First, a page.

LaserNetUS is a network of user facilities across the U.S. and Canada that operate ultrapowerful lasers. The network provides open and free access to researchers from North America and internationally and has over 1,200 members.

The BELLA Center in the Accelerator Technology & Applied Physics (ATAP) Division at Berkeley Lab is one of ten partner organizations that will receive funding.

“This year marks the fifth anniversary of the network, and it has been a roaring success in advancing the frontiers of science by providing the capabilities of world-class user facilities to researchers who may not have access to such facilities,” says Lieselotte Obst-Huebl, a research scientist at the BELLA Center and the co-principal investigator and primary point of contact for LaserNetUS users at BELLA.

The Lab’s share of the funding will support experiments on BELLA’s two user facilities: the BELLA Petawatt laser and the Hundred-Terawatt Thomson laser.

“While there is a broad range of experiments conducted at the two facilities, they all rely on the interaction of ultrafast lasers with various plasmas,” explains Obst-Huebl. “For example, researchers use the facilities to study matter under extreme conditions, including experiments designed to explore high-energy-density physics and inertial fusion science.”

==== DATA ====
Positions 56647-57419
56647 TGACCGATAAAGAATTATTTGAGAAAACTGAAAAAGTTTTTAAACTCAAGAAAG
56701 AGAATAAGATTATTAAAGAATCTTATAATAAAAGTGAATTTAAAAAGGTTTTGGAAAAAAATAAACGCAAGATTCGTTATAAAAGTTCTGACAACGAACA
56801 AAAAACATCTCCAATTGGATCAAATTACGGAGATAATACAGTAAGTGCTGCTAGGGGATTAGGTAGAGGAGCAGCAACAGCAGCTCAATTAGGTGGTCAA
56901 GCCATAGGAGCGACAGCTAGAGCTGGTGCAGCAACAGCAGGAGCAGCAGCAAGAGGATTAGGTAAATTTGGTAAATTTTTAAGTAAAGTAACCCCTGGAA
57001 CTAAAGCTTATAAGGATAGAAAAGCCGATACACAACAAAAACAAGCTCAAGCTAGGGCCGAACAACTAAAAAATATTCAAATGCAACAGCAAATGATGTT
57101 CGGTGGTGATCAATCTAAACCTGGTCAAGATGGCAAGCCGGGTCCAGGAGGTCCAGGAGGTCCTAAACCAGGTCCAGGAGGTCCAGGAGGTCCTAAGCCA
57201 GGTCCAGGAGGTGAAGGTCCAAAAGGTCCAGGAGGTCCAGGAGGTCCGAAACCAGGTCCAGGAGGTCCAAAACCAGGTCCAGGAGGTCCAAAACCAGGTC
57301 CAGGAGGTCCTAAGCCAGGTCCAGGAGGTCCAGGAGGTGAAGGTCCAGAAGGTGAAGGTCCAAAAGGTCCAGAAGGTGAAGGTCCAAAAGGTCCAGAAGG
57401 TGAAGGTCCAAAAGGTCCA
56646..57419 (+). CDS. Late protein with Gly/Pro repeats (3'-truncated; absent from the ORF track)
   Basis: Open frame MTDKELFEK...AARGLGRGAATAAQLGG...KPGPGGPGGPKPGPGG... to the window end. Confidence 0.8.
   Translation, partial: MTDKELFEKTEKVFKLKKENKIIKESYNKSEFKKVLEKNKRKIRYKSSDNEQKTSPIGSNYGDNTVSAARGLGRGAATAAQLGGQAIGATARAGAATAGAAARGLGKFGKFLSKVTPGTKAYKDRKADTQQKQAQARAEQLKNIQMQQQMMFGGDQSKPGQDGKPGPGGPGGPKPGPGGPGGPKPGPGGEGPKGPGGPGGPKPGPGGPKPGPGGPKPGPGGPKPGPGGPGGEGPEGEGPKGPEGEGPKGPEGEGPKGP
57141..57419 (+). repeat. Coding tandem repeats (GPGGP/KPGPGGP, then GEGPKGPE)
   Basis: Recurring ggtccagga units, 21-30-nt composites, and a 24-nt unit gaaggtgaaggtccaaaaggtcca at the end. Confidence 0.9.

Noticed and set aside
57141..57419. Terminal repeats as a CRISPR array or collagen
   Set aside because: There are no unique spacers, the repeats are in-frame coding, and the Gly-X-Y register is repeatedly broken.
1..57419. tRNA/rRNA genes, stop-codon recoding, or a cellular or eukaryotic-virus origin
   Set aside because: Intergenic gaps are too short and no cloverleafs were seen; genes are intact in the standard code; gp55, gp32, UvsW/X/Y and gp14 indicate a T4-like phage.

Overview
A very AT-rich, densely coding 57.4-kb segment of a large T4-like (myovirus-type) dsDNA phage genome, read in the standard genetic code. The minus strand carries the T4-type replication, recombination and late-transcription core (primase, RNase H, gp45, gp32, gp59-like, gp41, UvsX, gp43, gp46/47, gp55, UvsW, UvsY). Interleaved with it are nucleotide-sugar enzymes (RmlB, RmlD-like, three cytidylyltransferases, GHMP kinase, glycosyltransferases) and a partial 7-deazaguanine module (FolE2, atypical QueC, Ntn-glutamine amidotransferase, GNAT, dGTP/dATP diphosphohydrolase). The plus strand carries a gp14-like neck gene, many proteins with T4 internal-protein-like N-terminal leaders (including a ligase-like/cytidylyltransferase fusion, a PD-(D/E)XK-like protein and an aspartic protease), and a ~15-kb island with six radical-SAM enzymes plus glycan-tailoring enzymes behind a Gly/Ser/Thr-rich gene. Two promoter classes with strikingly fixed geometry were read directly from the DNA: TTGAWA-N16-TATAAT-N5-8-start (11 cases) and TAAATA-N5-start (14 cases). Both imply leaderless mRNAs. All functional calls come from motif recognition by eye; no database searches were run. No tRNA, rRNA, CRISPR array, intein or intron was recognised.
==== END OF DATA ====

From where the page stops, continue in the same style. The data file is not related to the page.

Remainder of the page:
Established in 2018, LaserNetUS was created to provide improved access to the most powerful lasers across North America. These lasers can produce light with at least a billion watts of power and ultrafast pulses of light shorter than one-tenth of a trillionth of a second. The BELLA Center has been a partner organization from the start.

“LaserNetUS continues to bring the community together in ways that advance ultrafast science, creating collaborations and combining expertise and capabilities across institutions,” says Cameron Geddes, director of ATAP and co-principal investigator at the BELLA Center. “We look forward to being part of its next phase.”

The DOE’s Office of Fusion Energy Sciences distributes and manages the funding for the selected projects. These projects are chosen by competitive peer review under the DOE Funding Opportunity Announcement for LaserNetUS for discovery science and inertial fusion energy. The $28.5 million in funding is for three years, with $11.4 million allocated in FY23 and $17.1 million in outyear funding contingent on congressional appropriations.

A list of funded projects and more information can be found on the FES program website.